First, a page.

Power plant standards could save thousands of U.S. lives every year

first_imgPower plant standards to cut climate-changing carbon emissions will reduce other harmful air pollution and provide substantial human health benefits, according to a new study. The research shows that, depending on the policy options included in the final Clean Power Plan, the power plant standards could prevent thousands of premature deaths and hospitalizations, and hundreds of heart attacks in the United States every year.In the new study, Health Co-benefits of Carbon Standards for Existing Power Plants, scientists at Harvard, Syracuse, and Boston University analyzed three options for standards to reduce carbon pollution from power plants. They modeled air quality and health benefits for these scenarios and compared them to business as usual in the year 2020. The analysis is called a “co-benefits” study because it focuses on the added benefits of a carbon standard that come from reducing other harmful power plant emissions such as sulfur dioxide, nitrogen oxides, and particulate matter. These pollutants are precursors to smog and soot that cause heart and lung disease, exacerbate asthma, and contribute to premature death.“Our study shows that standards to cut carbon emissions from power plants can reduce other harmful pollutants, leading almost immediately to cleaner air and improved health,” said co-author Jonathan Buonocore of Harvard School of Public Health. These added health benefits would help address ongoing air pollution impacts in the U.S. Read Full Storylast_img read more

Spirituality Monday reflects on business, faith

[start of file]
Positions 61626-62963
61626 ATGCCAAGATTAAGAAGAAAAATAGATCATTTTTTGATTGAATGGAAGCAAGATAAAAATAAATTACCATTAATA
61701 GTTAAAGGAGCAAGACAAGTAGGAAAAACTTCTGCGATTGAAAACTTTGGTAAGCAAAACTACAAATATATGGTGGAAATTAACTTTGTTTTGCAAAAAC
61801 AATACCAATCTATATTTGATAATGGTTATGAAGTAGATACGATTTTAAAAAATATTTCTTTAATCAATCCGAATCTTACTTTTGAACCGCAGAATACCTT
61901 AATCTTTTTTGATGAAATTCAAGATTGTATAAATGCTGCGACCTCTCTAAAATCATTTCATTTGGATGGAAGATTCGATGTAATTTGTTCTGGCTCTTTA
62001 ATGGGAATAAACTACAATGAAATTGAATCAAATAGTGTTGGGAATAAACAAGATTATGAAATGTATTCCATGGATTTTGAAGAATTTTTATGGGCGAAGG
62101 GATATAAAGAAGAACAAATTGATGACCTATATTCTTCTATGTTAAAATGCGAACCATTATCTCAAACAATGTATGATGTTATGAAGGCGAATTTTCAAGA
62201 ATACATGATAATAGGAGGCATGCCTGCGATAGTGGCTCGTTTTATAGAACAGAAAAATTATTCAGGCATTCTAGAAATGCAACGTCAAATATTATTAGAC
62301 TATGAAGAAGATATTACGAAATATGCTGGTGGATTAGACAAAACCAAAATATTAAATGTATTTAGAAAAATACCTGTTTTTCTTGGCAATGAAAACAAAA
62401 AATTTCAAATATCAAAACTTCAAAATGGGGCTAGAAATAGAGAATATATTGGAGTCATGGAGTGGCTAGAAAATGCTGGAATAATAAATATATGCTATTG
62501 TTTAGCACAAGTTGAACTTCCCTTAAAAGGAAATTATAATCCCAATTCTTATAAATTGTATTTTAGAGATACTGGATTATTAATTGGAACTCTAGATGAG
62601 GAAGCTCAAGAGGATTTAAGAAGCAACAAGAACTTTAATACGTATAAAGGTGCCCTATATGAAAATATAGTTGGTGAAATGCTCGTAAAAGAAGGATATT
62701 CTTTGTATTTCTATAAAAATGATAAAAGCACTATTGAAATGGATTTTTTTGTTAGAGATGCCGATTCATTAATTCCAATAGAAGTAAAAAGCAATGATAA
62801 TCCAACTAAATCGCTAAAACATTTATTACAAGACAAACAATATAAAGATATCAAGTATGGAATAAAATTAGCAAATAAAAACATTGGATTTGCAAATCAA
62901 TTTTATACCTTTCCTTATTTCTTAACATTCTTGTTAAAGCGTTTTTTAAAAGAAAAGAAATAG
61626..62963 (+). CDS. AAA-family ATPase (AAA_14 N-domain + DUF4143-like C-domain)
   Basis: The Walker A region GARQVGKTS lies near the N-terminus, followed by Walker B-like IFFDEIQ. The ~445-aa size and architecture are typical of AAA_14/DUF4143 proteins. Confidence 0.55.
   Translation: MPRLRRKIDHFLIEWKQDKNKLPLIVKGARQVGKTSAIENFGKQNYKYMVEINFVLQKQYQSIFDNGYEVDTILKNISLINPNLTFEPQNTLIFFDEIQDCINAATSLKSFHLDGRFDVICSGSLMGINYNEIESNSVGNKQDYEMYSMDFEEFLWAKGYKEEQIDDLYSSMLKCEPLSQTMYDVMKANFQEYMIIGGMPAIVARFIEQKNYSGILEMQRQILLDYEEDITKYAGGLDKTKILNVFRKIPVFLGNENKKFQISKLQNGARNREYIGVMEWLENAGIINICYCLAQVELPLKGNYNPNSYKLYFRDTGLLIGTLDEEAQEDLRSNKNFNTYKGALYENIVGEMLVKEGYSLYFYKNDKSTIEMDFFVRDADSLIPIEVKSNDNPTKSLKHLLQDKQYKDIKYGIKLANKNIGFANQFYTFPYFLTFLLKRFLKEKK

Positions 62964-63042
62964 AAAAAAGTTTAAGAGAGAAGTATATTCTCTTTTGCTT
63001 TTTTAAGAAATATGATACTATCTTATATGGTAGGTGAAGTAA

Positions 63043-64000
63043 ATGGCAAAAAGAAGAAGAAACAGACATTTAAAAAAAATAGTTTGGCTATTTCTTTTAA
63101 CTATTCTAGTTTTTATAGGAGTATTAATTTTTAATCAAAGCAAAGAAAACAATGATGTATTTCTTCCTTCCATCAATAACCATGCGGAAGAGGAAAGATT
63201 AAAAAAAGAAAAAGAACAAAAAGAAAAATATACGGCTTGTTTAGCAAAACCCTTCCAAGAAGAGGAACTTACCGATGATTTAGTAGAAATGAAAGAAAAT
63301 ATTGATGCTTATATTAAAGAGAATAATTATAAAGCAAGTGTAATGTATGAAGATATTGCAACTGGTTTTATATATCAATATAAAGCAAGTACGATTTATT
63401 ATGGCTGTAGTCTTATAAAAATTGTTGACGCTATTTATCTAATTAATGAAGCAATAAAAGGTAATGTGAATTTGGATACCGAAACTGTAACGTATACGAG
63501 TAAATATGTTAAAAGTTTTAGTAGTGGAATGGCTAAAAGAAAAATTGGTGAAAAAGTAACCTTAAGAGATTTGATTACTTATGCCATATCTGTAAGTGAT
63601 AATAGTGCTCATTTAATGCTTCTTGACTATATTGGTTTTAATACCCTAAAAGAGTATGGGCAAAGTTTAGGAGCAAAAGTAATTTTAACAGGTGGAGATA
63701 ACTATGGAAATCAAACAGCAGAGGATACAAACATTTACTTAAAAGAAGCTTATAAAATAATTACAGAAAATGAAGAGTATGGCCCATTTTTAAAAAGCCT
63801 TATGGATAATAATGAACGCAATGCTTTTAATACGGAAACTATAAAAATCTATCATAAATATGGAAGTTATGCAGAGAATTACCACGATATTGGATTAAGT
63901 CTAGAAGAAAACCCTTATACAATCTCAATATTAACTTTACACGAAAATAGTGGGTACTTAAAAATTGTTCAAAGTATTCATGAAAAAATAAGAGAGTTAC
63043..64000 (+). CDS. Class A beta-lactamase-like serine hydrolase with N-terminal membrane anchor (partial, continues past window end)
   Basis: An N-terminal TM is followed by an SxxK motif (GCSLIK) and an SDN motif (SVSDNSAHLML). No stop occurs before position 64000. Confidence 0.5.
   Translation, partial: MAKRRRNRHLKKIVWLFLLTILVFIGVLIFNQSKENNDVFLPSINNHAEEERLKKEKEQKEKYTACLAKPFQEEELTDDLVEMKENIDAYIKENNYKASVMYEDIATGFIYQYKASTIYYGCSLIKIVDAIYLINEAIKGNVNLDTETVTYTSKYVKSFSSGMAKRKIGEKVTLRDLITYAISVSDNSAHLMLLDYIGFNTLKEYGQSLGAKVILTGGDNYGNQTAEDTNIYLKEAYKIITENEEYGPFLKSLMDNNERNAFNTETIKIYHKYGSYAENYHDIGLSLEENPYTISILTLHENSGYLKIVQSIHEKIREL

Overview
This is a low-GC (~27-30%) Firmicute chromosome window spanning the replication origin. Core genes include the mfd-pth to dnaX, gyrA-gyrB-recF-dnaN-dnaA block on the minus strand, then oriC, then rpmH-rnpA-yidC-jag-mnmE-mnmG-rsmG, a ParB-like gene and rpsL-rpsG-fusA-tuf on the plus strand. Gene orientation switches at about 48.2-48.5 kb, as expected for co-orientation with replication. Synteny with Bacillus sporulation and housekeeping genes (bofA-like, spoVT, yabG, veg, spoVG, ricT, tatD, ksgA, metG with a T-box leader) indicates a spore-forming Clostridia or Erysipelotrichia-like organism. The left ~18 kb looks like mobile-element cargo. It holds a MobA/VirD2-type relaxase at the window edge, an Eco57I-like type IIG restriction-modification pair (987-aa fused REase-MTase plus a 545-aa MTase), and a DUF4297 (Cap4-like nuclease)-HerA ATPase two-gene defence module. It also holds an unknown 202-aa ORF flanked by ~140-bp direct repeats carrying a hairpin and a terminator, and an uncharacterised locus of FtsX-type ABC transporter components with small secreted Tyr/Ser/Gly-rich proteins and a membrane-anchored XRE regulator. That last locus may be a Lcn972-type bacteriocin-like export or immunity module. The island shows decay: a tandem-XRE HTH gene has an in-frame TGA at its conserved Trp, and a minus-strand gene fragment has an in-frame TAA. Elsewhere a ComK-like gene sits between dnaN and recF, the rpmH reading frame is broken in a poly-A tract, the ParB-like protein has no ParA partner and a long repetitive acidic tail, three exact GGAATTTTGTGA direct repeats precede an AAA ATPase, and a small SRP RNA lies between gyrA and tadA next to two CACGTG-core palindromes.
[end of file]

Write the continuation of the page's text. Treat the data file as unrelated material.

first_imgSaint Mary’s hosted another installment of its faith-based discussion series, Spirituality Monday, with guest speaker Jill Vihtelic, professor of business and economics and chair of the Department of Global Studies at Saint Mary’s, director of the Center for Spirituality Elizabeth Groppe said.“[This series is] an opportunity for us to gather as a community to learn from the wisdom that our faculty, staff and students have about the relationship between spirituality and different academic disciplines,” Groppe said.This is Vihtelic’s 27th year at Saint Mary’s and her second year as chair of the Department of Global Studies, a new interdisciplinary program that Saint Mary’s launched in August of 2012, Vihtelic said.The conversation focused on the intersection of global business and faith, Vihtelic said.Over the past decade, Vihtelic has gradually switched from teaching upper-level business courses to teaching the required introductory course in finance ethics, she said. She challenges her students in this class to list their top three or four personal values, and she did the same for those in attendance at Spirituality Monday, she said.Attendees responded with answers such as family, faith, social justice and care for creation, Groppe said.Vihtelic then asked participants to think about their three or four top priorities in the workplace, Groppe said.Students need to understand which values they hope to find in a workplace and get their priorities aligned before they graduate and start working, Vihtelic said.“Standard business texts teach students to make decisions from different perspectives but do little to incorporate religious perspectives, so when I started teaching, I thought I should start teaching with an intersection between faith and business,” Vihtelic said.Vihtelic said she likes to focus on how ethics and moral principles apply to business, and she hopes to apply this approach to other courses.“Sometime in the future, I hope to teach Global Studies 101, which is a new critical-thinking seminar, and it’s also certified for social teaching,” Vihtelic said. “Students will investigate people, planet and profit and explain sustainable business property and demonstrate their role in all of those aspects.”“So where do my students find intersection between values and business? They understand faith influences those values. Many don’t understand what it means to be a professional with integrity. When they begin to understand that they can’t separate their personal lives from their professional lives, they must prioritize their values they first assessed.” Tags: SMC, Spirituality Mondayslast_img read more